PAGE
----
May 12, 2007 | Commentary on Education
Despite the bad rap from our feminist foremothers, dreams of
marriage and motherhood have in no way gone out of style among
young American women. For the past 25 years, nine out of ten
high-school senior girls consistently have said that marriage and
family are important to their future happiness.
But during these same two-and-a-half decades, the gap between young women's expectations and reality has widened. Marriage is not as prompt a suitor as it was in generations past: The median age of first marriage has climbed more than four years since those of us in Generation X were born. The proportion of unmarried women ages 30 - 34 has more than tripled. Almost a third of women are still single on their 30th birthday, and many would say that's not by choice.
That's a rude awakening for a 21st-century woman who's grown up in a culture that tells her she can "have it all," on her own terms, on her own timetable - education, career, sex, marriage, children. A satisfying marriage and family life, however, seems to be the major exception when it comes to having-it-all on-demand.
In fact, getting married and having children are among the few areas of life that may present more of a hurdle to twenty- and thirty-something women today than they did to our mothers. In the wake of feminism and the sexual revolution, today's marriageable women live in the midst of cultural confusion about male-female relationships and personal fulfillment. The path to marriage and motherhood can no longer be taken for granted - and that presents both a challenge and a tremendous opportunity to sharpen our sense of what makes these fundamental institutions worth pursuing.
Leon and Amy Kass illustrate this generational contrast with a description of their own experience entering marriage in their literary anthology on romance, Wing to Wing, Oar to Oar:
Opportunity was knocking, the world and adulthood were beckoning, and most of us stepped forward into married life, readily, eagerly, and, truth to tell, without much pondering. We were simply doing - some sooner, some later - what our parents had done, indeed, what all our forebears had done. Not so today.... For the first time in human history, mature women by the tens of thousands live the whole decade of their twenties - their most fertile years - entirely on their own: vulnerable and unprotected, lonely, and out of sync with their inborn nature. Some women positively welcome this state of affairs, but most do not, resenting the personal price they pay for their worldly independence.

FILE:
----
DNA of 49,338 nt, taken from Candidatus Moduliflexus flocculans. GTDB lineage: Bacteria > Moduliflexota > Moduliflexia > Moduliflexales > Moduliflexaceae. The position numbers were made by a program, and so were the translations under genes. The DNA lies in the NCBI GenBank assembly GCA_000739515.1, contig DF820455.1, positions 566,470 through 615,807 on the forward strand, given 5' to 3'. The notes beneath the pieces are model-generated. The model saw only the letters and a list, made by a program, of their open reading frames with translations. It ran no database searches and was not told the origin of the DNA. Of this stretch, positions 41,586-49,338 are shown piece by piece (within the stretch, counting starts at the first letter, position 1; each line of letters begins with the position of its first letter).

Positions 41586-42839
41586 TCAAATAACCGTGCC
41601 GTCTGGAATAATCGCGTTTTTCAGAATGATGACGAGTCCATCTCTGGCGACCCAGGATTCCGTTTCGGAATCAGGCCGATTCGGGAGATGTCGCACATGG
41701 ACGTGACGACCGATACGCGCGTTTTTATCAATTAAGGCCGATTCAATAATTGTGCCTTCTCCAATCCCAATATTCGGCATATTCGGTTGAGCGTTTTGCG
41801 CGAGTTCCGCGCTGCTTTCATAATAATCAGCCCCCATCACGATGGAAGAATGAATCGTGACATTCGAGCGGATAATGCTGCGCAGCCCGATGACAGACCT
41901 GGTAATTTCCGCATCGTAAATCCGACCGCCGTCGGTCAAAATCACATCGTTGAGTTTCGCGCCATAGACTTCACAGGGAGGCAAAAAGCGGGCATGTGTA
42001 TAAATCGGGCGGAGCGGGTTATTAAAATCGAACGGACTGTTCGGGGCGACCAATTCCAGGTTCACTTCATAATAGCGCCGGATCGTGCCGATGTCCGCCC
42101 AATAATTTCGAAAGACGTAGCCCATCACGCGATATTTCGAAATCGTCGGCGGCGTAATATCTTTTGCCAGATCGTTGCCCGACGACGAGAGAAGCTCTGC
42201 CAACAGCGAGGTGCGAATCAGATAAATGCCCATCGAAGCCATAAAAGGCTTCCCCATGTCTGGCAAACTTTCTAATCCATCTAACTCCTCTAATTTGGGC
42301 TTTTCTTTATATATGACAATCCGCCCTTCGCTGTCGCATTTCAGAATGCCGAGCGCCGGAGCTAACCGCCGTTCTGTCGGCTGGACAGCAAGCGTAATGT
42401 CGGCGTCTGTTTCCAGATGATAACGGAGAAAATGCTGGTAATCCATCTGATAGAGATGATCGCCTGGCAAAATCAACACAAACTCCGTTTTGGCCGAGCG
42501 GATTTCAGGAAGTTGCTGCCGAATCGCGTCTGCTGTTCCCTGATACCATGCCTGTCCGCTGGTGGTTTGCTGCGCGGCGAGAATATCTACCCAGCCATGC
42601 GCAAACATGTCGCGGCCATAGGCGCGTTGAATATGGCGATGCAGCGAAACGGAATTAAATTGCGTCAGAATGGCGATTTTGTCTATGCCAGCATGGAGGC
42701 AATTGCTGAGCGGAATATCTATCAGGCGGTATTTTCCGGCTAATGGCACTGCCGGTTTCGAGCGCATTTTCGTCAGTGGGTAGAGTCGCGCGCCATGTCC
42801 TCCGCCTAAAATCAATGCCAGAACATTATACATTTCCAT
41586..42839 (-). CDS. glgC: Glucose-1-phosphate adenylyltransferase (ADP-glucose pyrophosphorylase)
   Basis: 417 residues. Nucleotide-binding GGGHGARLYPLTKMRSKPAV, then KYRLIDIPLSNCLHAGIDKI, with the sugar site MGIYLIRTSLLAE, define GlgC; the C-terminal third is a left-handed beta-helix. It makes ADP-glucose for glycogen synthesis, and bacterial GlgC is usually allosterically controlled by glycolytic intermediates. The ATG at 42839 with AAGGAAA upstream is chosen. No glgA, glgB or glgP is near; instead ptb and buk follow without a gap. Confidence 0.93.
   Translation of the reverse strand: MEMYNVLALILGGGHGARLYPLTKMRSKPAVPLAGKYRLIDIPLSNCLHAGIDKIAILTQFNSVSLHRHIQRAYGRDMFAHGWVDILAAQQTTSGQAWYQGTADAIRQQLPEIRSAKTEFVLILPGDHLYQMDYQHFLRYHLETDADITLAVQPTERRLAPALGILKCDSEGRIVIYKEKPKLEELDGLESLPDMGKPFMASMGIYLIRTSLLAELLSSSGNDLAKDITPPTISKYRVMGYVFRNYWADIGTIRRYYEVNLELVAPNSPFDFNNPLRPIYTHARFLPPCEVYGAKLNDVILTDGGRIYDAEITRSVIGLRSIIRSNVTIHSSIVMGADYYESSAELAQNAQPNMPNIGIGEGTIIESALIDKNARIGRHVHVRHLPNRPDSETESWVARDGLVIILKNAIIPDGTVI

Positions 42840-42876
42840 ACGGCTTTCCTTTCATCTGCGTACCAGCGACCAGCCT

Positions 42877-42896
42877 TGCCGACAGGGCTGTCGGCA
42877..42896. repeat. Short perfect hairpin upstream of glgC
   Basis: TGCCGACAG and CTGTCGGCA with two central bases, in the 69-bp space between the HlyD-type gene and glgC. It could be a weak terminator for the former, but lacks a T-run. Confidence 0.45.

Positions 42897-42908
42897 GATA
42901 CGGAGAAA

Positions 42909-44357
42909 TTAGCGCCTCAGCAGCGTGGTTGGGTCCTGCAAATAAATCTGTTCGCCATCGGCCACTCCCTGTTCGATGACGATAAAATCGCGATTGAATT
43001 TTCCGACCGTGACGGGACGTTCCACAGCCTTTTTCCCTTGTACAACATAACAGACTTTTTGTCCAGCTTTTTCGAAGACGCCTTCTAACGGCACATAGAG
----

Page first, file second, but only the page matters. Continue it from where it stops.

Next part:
That leaves marriage-minded women (and men) in Generation X and Y the difficult task of trailblazing through new cultural terrain. But seeking longer and harder should make us reflect more seriously on just why we're searching and exactly what for. Developing a stronger sense of the true significance of the institutions of marriage and motherhood would be a benefit to us all: single and married women alike, as well as society at large.
Much of the "have-it-all" counsel to young women today promises personal fulfillment through accomplishments. From this perspective, achieving the rank of "Mrs." or "Mother" is a self-worth enhancement. Marriage and motherhood amount to socioeconomic status symbols, the entry points to a psychological comfort zone complete with man, kids, suburban McMansion, and an SUV for shuttling to school and soccer practice.
Such misconceptions have serious personal and social implications. On a personal level, these can leave single women feeling they're incomplete today and building up false expectations of post-wedding fulfillment - expectations that, once unmet in marriage, have the potential to turn disappointed women into desperate housewives who feel trapped in a situation they didn't anticipate. The expectations formed in young women today will directly relate to the strength and stability of marriage and family life tomorrow.
On a societal level, these same misconceptions explain our social confusion about the role of marriage and family in today's public-policy debates. This is particularly true in disputes over the definition of marriage and divorce policy. Marriage is not primarily a contract for the self-gratification of adults; it is an institution for mutual care and responsibility, particularly for the welfare of children.
In the midst of this confusion, Mother's Day offers an opportunity for clarity about why we should esteem and seek marriage and family. Mother's Day is an occasion to honor the institution of motherhood as well as to express our gratitude to the individual women who have lived faithfully in this calling. On this day, we also celebrate the gift of life, and mothers' role in nurturing and sustaining life. We celebrate human bonding in its most elemental and permanent form. And we praise the selfless virtues that motherhood engenders in women.
When it comes to an agenda for having it all, these pursuits - the celebration of life, the joy of human connectedness, and the cultivation of other-centered virtues - promise to be much richer than competing proposals. They're not only worthy reasons to aim for marriage and motherhood, but they'll make the meanwhile worthwhile as well.
Jennifer A. Marshall is director of domestic-policy studies at the Heritage Foundation and author of Now and Not Yet: Making Sense of Single Life in the Twenty-First Century(Multnomah, June 2007).
First Appeared in NRO